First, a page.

"In dispersed transcription, there are several weak transcription start sites over a broad region of about 50 to 100 nucleotides. Dispersed transcription is the most common mode of transcription in vertebrates. For instance, dispersed transcription is observed in about two-thirds of human genes."[2]

In vertebrates, "dispersed transcription is typically observed in constitutive promoters in CpG islands."[2]

Core promoters[edit]

"Focused transcription typically initiates within the Inr, and the A nucleotide in the Inr consensus is usually designed as the “+ 1” position, whether or not transcription actually initiates at that particular nucleotide. This convention is useful because other core promoter motifs, such as the MTE and DPE, function with the Inr in a manner that exhibits a strict spacing dependence with the Inr consensus sequence (and hence, the A + 1 nucleotide) rather than the actual transcription start site (Burke and Kadonaga, 1997, Kutach and Kadonaga, 2000 and Lim et al., 2004)."[2]

Gene transcription elements[edit]

Def. one "of the simplest or essential parts or principles of which anything consists, or upon which the constitution or fundamental powers of anything are based"[6] is called an element.

Motif ten elements[edit]

The motif ten element (MTE) "promotes transcription by RNA polymerase II when it is located precisely at positions +18 to +27 relative to A+1 in the initiator (Inr) element."[1]

"The MTE (motif ten element) was found to be a functionally active core promoter element that corresponds to an overrepresented sequence (termed motif 10) that was identified in Drosophila core promoter regions ( Ohler et al., 2002 and Lim et al., 2004). The MTE is located immediately upstream of the DPE at precisely + 18 to + 27 relative to the A + 1 in the Inr and is conserved from Drosophila to humans. DNase I footprinting analyses suggest that the MTE, like the DPE, is a recognition site for TFIID. The MTE functions cooperatively with the Inr but can act independently of the DPE as well as the TATA box. There is, however, synergy between the MTE and DPE as well as between the MTE and TATA box."[2]

Hypotheses[edit]

Main source: Hypotheses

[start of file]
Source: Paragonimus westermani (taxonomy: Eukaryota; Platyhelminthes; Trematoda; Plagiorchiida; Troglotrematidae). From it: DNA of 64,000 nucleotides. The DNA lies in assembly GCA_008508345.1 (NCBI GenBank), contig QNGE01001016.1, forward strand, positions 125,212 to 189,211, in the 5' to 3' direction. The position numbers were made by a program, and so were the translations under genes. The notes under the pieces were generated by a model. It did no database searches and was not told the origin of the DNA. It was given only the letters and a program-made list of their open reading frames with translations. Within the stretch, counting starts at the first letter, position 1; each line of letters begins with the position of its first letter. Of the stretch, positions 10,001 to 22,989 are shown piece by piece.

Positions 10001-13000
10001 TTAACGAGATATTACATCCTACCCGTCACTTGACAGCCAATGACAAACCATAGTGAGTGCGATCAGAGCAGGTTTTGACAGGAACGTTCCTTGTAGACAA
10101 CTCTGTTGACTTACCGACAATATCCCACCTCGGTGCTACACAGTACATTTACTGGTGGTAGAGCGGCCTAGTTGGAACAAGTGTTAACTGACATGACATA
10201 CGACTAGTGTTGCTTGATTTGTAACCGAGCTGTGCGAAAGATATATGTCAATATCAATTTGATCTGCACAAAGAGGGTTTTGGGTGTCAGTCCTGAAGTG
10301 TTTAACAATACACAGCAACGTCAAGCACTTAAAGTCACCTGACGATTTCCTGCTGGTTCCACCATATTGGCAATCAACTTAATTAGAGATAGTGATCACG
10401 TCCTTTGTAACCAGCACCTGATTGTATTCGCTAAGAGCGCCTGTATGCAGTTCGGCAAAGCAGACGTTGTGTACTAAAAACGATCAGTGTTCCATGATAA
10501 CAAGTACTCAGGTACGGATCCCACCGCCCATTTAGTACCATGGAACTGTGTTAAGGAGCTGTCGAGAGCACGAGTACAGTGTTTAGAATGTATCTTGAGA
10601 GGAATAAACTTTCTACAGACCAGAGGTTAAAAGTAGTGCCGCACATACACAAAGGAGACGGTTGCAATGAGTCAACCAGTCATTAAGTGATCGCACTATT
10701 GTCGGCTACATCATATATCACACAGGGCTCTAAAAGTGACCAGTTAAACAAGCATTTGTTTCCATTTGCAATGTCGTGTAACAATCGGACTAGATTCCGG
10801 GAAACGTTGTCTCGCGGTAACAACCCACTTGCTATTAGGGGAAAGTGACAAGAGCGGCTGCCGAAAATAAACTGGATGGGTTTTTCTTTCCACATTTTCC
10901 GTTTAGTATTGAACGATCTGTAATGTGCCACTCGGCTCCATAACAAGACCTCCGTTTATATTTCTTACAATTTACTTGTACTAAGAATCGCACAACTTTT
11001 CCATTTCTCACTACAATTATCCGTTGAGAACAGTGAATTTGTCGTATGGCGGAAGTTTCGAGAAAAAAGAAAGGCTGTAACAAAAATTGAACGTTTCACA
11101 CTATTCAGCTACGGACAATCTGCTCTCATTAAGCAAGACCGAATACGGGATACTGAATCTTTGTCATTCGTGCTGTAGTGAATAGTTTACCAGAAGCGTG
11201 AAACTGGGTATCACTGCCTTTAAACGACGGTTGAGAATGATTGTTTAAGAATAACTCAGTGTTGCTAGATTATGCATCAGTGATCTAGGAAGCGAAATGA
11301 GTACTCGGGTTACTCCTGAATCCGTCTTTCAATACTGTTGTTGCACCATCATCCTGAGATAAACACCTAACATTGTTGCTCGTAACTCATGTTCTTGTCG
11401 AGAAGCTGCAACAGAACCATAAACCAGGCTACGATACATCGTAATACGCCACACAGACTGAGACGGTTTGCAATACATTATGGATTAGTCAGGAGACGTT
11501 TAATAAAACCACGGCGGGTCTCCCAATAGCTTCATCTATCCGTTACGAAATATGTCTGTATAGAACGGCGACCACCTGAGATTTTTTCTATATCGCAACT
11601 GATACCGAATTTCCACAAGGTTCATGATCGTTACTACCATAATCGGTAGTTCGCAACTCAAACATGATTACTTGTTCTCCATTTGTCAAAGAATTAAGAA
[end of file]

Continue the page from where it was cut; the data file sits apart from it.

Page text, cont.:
1. The motif ten element is not used to transcribe A1BG.

See also[edit]

References[edit]

  1. 1.0 1.1 1.2 1.3 1.4 Chin Yan Lim, Buyung Santoso, Thomas Boulay, Emily Dong, Uwe Ohler, and James T. Kadonaga (July 1, 2004). "The MTE, a new core promoter element for transcription by RNA polymerase II". Genes & Development 18 (13): 1606-17. doi:10.1101/gad.1193404. PMID 15231738. http://genesdev.cshlp.org/content/18/13/1606.full. Retrieved 2013-02-10. 
  2. 2.00 2.01 2.02 2.03 2.04 2.05 2.06 2.07 2.08 2.09 2.10 Tamar Juven-Gershon and James T. Kadonaga (15 March 2010). "Regulation of gene expression via the core promoter and the basal transcriptional machinery". Developmental Biology 339 (2): 225-9. doi:10.1016/j.ydbio.2009.08.009. http://www.sciencedirect.com/science/article/pii/S0012160609011166. Retrieved 2016-01-16. 
  3. HGNC (February 5, 2013). "SC5DL sterol-C5-desaturase (ERG3 delta-5-desaturase homolog, S. cerevisiae)-like [ Homo sapiens ]". 8600 Rockville Pike, Bethesda MD, 20894 USA: National Center for Biotechnology Information, U.S. National Library of Medicine. Retrieved 2013-02-10. 
  4. LT Reiter, L Potocki, S Chien, M Gribskov, E Bier (2001). "A Systematic Analysis of Human Disease-Associated Gene Sequences In Drosophila melanogaster". Genome Research 11 (6): 1114–25. doi:10.1101/gr.169101. PMID 11381037. PMC 311089. //www.ncbi.nlm.nih.gov/pmc/articles/PMC311089/. 
  5. 5.0 5.1 "Drosophila melanogaster, In: Wikipedia". San Francisco, California: Wikimedia Foundation, Inc. February 10, 2013. Retrieved 2013-02-10. 
  6. "element, In: Wiktionary". San Francisco, California: Wikimedia Foundation, Inc. 7 January 2016. Retrieved 2016-01-16. 

Further reading[edit]

External links[edit]

{{Gene project}}